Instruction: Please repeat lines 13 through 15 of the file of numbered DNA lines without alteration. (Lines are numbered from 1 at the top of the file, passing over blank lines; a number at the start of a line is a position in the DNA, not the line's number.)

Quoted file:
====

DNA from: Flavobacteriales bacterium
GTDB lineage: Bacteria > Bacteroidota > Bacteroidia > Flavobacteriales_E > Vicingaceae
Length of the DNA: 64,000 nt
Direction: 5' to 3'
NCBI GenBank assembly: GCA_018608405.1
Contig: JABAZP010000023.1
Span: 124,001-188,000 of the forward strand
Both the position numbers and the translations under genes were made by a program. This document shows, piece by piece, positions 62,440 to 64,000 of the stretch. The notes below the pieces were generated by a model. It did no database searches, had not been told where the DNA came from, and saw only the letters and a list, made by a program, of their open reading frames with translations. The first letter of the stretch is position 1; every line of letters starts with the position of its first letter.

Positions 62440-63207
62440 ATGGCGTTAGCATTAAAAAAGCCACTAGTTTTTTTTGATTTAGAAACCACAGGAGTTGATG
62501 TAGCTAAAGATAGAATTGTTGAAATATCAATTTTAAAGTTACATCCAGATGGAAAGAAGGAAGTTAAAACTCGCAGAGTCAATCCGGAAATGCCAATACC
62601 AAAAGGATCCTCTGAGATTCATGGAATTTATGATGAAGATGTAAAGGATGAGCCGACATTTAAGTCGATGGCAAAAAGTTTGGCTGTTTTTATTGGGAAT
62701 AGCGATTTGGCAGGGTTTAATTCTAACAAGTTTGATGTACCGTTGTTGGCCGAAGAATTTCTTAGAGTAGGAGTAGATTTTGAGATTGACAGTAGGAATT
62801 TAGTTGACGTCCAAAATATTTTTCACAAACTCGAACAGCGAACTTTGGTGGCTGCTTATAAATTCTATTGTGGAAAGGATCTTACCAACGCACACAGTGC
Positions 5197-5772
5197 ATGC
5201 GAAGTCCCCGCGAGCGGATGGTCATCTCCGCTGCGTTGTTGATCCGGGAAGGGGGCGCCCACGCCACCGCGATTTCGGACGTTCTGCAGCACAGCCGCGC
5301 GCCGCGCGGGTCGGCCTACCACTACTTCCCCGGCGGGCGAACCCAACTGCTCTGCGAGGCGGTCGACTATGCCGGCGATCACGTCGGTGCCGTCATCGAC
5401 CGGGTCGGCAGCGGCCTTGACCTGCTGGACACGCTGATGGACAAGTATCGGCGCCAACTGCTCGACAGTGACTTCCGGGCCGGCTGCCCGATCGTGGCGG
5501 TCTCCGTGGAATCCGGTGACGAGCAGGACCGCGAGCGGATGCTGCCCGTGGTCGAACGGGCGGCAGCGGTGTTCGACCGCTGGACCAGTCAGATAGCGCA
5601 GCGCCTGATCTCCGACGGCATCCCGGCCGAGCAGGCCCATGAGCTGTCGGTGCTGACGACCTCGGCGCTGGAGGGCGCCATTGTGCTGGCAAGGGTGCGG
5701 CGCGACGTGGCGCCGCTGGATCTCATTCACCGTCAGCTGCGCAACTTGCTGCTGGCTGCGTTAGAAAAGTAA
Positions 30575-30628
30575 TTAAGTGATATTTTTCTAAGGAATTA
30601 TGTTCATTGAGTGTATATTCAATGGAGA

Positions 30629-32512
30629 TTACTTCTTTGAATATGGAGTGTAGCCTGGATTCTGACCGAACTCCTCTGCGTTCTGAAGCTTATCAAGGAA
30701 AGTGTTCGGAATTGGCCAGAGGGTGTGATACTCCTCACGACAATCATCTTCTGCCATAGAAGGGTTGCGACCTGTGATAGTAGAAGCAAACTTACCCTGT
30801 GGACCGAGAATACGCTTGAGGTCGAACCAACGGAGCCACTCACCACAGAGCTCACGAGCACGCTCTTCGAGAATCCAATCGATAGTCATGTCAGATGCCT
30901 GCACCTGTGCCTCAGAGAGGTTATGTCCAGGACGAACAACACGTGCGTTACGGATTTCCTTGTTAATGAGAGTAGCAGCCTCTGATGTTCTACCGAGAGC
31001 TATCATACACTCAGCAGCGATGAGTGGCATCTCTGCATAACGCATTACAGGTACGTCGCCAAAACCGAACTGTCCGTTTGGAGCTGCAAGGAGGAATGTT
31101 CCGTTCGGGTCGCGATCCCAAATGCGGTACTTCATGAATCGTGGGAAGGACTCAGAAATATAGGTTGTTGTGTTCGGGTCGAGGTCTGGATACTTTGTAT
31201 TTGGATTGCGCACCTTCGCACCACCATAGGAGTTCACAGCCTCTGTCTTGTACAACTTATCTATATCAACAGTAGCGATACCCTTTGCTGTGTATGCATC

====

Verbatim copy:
62701 AGCGATTTGGCAGGGTTTAATTCTAACAAGTTTGATGTACCGTTGTTGGCCGAAGAATTTCTTAGAGTAGGAGTAGATTTTGAGATTGACAGTAGGAATT
62801 TAGTTGACGTCCAAAATATTTTTCACAAACTCGAACAGCGAACTTTGGTGGCTGCTTATAAATTCTATTGTGGAAAGGATCTTACCAACGCACACAGTGC
Positions 5197-5772